As Far as the East is from the West (1054 A.D.)

Series: Window on the World

by Phil Ryken January 10, 1999

Technically speaking, the new millennium will not begin until the first day of January in the year 2001. Yet 2000 is such a nice round number that most people are already thinking of 1999 as the last year of the millennium.

Here at Tenth we have a number of special things planned, including—and I announce this in public tonight for the first time—a special celebration on New Year's Eve. More details are coming, but start saving the date—Tenth is the place you will want to be.

Over the course of the next year we will have a special series of Windows on the World called “One Thousand Years of Church History.” Each month we will take a significant event from each of the last ten centuries of Christianity. Our purpose is to learn biblical lessons from the saints of the past to help us live as the church in the present.

I should also mention that our Hymns of the Month will take us through the last millennium of Christian worship. This month's hymn, “Jesus Thou Joy of Loving Hearts,” was written by Bernard of Clairvaux, who was born near the end of the 11th century.

This week I want to talk about a decisive moment in church history from the year 1054. That was the year of the Great Schism, the tragic and final split between the church in the East and the church in the West.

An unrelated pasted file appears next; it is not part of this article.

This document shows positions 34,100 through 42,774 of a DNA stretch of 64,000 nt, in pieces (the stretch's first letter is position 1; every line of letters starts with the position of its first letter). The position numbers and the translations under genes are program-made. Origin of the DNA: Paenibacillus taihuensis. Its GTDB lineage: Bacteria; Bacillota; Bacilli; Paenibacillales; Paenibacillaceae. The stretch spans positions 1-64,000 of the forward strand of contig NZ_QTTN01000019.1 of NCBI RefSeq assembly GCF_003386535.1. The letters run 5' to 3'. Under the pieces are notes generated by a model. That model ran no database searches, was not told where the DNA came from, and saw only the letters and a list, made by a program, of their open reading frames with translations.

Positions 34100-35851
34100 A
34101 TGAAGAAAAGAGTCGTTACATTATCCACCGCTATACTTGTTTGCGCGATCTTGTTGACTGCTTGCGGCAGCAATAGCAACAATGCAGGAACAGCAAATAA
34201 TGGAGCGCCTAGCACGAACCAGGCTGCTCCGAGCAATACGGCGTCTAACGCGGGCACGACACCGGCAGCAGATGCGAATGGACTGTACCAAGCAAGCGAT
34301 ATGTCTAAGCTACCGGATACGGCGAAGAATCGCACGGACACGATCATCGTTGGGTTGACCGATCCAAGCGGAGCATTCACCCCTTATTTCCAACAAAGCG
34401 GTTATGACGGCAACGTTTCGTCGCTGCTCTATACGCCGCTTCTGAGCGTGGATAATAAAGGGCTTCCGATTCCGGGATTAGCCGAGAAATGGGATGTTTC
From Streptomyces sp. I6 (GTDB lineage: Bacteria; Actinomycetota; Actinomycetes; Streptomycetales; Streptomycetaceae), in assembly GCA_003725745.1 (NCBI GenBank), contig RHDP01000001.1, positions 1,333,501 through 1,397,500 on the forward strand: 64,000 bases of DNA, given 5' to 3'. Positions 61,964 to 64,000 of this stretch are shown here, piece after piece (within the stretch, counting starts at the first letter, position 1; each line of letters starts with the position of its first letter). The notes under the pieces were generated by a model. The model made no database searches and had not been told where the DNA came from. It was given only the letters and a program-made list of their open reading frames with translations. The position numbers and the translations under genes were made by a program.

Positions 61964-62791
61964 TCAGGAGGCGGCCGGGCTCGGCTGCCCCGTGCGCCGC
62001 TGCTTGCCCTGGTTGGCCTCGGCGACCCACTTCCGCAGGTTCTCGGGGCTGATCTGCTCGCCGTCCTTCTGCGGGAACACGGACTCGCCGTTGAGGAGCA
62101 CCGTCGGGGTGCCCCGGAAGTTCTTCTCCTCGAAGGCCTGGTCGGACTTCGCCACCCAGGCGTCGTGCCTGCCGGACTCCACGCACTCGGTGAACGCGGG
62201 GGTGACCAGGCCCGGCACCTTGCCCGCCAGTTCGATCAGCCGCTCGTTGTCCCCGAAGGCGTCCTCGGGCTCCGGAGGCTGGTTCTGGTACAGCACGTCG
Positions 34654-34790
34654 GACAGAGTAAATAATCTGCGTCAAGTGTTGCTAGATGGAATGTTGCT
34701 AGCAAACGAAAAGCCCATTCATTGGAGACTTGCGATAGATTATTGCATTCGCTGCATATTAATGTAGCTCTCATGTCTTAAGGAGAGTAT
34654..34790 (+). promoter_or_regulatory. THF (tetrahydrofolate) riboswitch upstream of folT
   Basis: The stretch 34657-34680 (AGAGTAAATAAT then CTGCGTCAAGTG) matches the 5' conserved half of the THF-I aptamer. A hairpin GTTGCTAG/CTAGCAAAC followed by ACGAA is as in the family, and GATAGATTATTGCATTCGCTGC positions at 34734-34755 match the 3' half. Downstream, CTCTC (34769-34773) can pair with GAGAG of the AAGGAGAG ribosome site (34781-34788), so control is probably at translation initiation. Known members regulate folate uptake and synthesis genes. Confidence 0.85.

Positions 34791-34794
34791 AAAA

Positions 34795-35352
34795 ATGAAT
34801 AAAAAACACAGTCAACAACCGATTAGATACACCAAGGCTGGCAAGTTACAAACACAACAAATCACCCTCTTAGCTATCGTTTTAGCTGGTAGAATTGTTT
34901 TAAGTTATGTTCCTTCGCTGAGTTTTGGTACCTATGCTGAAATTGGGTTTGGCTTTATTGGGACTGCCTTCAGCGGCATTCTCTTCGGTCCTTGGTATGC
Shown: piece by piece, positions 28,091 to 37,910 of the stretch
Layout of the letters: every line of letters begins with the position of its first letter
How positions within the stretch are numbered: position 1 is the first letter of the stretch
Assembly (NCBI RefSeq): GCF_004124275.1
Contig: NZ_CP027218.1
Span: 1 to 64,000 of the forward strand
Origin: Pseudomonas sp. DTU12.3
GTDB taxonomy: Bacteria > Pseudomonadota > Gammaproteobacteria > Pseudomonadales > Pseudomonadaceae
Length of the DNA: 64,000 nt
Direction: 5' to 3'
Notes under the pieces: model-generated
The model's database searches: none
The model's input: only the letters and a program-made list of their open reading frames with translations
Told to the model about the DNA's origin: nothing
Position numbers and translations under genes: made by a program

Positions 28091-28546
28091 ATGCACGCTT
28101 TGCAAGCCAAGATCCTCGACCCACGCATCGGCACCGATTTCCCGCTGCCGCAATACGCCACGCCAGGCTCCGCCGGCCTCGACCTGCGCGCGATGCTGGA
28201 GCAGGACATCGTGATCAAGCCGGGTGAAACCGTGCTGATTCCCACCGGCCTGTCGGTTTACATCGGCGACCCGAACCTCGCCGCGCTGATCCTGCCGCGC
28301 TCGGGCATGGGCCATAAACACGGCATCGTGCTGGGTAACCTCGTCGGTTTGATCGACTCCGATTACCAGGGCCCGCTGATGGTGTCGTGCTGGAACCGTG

The East and the West had always had their differences. Some of these differences were geographic and cultural. Eastern Christianity was centered around Constantinople, and the theologians of the East wrote in Greek. Western Christianity was centered around Rome, where people communicated in Latin.

There were differences in worship, too. The Eastern church used icons as an aid to worship. An icon is a stylized portrait of a saint, a biblical figure, or even of Christ himself. Eastern worshippers “venerated” these icons by kissing them as they entered the church.

But the most significant difference between Eastern Orthodoxy and biblical Christianity had to do with the person of the Holy Spirit. In the expanded form of the Nicene Creed (381), Christians confessed faith “in the Holy Ghost, the Lord and Giver of life, who proceedeth from the Father.” However, two centuries later, at the Synod of Toledo in 589, the church added this phrase: “We believe in the Holy Spirit, who proceeds from the Father and the Son.”

The Latin term used to change the creeds was filioque, meaning “and the Son,” so this dispute is often called the “Filioque Controversy.” Both sides agreed that the Holy Spirit is of the same substance with the Father and the Son, equal with them in power and glory. But they differed in their understanding of the relationships among the three persons of the Trinity.

Eastern theologians taught that the Spirit comes only from the Father. They were trying to safeguard his individuality, his unique identity. They were outraged that the Western church had so casually added a major doctrine to the creed. Although this happened way back in 381, the Eastern church has never gotten over it.